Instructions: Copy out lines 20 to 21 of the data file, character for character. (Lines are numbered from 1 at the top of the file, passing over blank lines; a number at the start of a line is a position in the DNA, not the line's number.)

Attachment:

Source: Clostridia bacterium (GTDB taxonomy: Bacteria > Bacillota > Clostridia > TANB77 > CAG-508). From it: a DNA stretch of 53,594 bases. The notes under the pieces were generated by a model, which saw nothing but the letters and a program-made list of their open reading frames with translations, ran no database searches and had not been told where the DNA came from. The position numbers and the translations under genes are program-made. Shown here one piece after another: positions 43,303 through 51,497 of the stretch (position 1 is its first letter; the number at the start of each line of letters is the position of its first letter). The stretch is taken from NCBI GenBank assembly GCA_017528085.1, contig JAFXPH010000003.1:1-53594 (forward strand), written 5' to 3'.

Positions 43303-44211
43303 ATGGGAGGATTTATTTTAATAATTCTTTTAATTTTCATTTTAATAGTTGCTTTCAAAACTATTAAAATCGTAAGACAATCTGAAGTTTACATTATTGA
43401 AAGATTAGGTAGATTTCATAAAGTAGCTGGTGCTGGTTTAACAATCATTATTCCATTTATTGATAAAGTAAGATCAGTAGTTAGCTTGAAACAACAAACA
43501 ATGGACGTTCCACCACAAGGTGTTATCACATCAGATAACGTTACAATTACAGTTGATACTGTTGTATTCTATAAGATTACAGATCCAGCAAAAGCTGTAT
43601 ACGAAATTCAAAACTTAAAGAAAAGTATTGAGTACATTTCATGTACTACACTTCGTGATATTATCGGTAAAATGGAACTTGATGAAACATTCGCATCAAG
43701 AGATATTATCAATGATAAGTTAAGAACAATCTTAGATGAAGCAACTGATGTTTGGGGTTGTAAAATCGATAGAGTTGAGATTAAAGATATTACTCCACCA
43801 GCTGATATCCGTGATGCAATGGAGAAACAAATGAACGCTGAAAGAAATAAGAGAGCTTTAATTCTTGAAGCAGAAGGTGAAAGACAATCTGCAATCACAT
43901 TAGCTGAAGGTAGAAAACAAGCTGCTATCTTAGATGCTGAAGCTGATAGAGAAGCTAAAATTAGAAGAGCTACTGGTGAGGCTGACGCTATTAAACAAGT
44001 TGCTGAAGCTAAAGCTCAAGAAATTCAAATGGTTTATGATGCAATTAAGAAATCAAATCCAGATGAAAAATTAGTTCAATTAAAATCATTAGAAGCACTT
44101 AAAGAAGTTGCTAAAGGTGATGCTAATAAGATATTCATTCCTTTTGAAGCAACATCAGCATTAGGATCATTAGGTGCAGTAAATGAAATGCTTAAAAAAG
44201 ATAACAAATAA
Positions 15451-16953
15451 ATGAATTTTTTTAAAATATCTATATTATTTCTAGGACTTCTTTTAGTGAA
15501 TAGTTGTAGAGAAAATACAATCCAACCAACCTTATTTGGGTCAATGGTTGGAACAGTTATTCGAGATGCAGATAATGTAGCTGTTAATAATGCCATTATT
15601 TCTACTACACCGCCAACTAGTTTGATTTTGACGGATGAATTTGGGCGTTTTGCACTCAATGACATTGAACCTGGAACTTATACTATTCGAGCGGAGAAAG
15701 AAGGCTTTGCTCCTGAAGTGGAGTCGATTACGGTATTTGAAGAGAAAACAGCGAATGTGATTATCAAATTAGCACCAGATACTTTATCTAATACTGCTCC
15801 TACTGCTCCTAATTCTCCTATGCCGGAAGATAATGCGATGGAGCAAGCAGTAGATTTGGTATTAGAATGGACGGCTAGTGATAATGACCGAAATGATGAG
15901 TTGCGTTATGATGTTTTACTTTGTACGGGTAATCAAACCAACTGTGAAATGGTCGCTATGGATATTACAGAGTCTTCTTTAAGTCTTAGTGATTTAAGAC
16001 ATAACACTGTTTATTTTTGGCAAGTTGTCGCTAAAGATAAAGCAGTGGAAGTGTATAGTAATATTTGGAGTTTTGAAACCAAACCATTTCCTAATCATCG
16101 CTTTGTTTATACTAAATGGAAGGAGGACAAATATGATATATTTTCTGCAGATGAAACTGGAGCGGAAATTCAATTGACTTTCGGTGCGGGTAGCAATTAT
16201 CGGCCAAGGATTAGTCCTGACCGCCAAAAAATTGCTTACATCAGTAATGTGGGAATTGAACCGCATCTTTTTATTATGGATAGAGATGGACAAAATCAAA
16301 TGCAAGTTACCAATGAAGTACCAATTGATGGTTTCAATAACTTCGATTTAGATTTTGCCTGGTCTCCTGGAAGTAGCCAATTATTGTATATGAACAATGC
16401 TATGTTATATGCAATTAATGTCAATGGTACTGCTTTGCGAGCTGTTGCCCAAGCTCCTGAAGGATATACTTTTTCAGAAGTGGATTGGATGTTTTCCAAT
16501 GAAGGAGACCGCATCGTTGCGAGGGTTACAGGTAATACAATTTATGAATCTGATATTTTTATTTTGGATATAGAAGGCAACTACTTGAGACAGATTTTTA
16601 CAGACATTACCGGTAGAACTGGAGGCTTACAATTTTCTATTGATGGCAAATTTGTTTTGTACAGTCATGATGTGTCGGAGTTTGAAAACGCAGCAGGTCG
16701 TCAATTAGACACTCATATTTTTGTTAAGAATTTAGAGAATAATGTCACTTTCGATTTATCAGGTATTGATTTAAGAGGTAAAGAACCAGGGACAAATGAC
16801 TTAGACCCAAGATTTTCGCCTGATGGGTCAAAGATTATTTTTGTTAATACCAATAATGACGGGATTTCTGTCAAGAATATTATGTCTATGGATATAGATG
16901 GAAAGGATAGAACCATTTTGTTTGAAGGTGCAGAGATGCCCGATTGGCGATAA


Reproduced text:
16001 ATAACACTGTTTATTTTTGGCAAGTTGTCGCTAAAGATAAAGCAGTGGAAGTGTATAGTAATATTTGGAGTTTTGAAACCAAACCATTTCCTAATCATCG
16101 CTTTGTTTATACTAAATGGAAGGAGGACAAATATGATATATTTTCTGCAGATGAAACTGGAGCGGAAATTCAATTGACTTTCGGTGCGGGTAGCAATTAT